Do you get a lot of celebrities coming here at all?
A few. Drew Barrymore has been in. Bill Paxton was here, and he was yelling "I love Barley Swine!" out in the parking lot when he left. Chefs from all over the country have come in. We've had all of the Top Chef judges: Tom Colicchio, Gail Simmons, and Padma Lakshmi. The best part of it, when Tom and Gail came in with their party, two random people were seated with them. They had a blast together, buying each other wine, enjoying the communal style we have here.
What happens if the restaurant is packed and a VIP comes in?
They tend to call ahead and let me know. I mean we're going to try and take care of those kind of people if they give us notice, but if they walk in on a busy Saturday night and want a table, we have to say sorry. We're not going to add an hour wait time to regular customers that have already been waiting.
What's the most outrageous request you've ever received from a customer?
I won't name names, but a party of two requested to have one of our 6-top tables all to themselves in the middle of a busy day. That was just ridiculous.
So how long have you been working at Barley Swine?
Since the opening.
What brought you to Barley Swine?
I was the bar manager at Z'Tejas, and then started the cocktail company Lucky 13 with a buddy and his wife. I had heard about the opportunity here, talked with Bryce, and I loved the energy we had. Originally they were planning to open Barley Swine in November of 2010, but my wife and I had a trip planned to Nepal to hike the Himalayas in November of 2010. I left that first interview thinking this could be great but bad timing for me. Before I left for the trip though I met with Bryce again at his dad's restaurant, and they told me they were delaying it until mid-December. We shook hands, and I started two days after I got back.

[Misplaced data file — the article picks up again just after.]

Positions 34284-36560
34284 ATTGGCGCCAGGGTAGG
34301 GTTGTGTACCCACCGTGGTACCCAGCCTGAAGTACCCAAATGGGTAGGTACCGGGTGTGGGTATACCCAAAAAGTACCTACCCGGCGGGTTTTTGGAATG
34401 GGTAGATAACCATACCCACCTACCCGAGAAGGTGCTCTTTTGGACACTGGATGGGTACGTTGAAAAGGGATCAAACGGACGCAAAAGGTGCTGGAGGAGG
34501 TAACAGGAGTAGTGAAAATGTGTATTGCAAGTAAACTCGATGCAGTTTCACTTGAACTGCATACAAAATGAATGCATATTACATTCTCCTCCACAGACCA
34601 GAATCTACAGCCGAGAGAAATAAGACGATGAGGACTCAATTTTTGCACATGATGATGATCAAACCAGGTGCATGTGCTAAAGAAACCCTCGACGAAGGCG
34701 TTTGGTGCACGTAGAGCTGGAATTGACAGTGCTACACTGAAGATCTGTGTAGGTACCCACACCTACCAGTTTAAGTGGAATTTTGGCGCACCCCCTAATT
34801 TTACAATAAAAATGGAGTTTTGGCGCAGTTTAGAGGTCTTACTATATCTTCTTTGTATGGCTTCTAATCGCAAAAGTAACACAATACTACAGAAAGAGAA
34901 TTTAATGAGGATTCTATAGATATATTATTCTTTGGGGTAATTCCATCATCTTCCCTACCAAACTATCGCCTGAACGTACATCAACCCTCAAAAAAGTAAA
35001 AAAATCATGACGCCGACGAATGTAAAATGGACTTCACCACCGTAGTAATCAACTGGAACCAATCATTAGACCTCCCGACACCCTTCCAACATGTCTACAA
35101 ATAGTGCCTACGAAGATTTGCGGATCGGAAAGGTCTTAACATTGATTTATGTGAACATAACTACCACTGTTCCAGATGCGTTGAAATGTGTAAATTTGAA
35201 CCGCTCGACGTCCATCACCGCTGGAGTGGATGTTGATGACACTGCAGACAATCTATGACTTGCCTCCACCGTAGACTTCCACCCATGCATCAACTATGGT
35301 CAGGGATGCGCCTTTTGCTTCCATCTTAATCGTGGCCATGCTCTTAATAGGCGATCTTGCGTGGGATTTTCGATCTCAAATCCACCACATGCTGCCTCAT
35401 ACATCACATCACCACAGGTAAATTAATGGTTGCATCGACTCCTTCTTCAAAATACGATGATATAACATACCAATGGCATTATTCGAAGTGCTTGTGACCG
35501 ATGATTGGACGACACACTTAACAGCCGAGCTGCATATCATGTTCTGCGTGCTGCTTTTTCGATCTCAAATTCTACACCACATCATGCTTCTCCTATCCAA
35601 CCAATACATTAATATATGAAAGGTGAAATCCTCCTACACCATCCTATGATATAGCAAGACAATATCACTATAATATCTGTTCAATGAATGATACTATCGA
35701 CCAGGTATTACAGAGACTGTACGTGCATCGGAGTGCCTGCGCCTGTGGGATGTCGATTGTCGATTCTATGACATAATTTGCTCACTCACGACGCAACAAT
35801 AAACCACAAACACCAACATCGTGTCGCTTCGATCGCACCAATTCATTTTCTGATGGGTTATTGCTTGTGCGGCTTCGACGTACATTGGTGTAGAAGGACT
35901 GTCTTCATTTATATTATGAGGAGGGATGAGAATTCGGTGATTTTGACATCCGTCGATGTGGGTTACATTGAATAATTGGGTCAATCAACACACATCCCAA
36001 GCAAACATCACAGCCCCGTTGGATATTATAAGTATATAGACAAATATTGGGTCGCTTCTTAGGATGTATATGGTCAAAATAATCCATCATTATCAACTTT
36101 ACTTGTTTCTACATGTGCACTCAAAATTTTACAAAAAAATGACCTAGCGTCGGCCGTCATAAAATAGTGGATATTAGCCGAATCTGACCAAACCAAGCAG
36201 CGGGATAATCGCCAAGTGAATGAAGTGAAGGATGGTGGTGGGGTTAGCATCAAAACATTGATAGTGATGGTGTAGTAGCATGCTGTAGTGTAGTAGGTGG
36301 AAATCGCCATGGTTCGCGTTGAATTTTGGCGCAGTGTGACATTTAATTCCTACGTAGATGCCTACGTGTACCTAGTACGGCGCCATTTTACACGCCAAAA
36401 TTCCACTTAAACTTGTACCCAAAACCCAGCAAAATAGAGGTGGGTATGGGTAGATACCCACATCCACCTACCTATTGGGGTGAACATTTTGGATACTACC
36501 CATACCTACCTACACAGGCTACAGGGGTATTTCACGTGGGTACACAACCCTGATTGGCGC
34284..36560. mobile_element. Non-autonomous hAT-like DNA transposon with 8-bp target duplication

What's your favorite table in the restaurant?
The captains seats, the two seats at the end of the bar right in front of the kitchen. They're the best seats in the house. It's a lot of fun. You are literally sitting in the kitchen.
What's your favorite thing on the menu?
Ah, that's hard. Do I just get one? So our restaurant is small plates, so I'll pick two - the scallops and the duck. A very close third is the sweetbreads. And of course the fois gras for dessert. It's ridiculous. Butternut squash ice cream, grilled fois gras, sage funnel cake.
When you're not at Barley Swine, where else do you like to eat around town?
Uchi and Uchiko, two of my favorites. Haddingtons. I've always been a big fan of parkside. Olivia for brunch. Jack Allen's has the best brunch buffet. I went there for my birthday if that says anything. For trailers I like Lulu B's for sandwiches. They're fantastic.
What about drinks?
Paggi House is one of my favorites for cocktails. Z'Tejas and Jack Allen's have great margaritas. Black Sheep Lodge and Reds Porch in general. Black Sheep has an amazing beer selection, and it's really close to my house. I enjoy Opa and Wink for wine.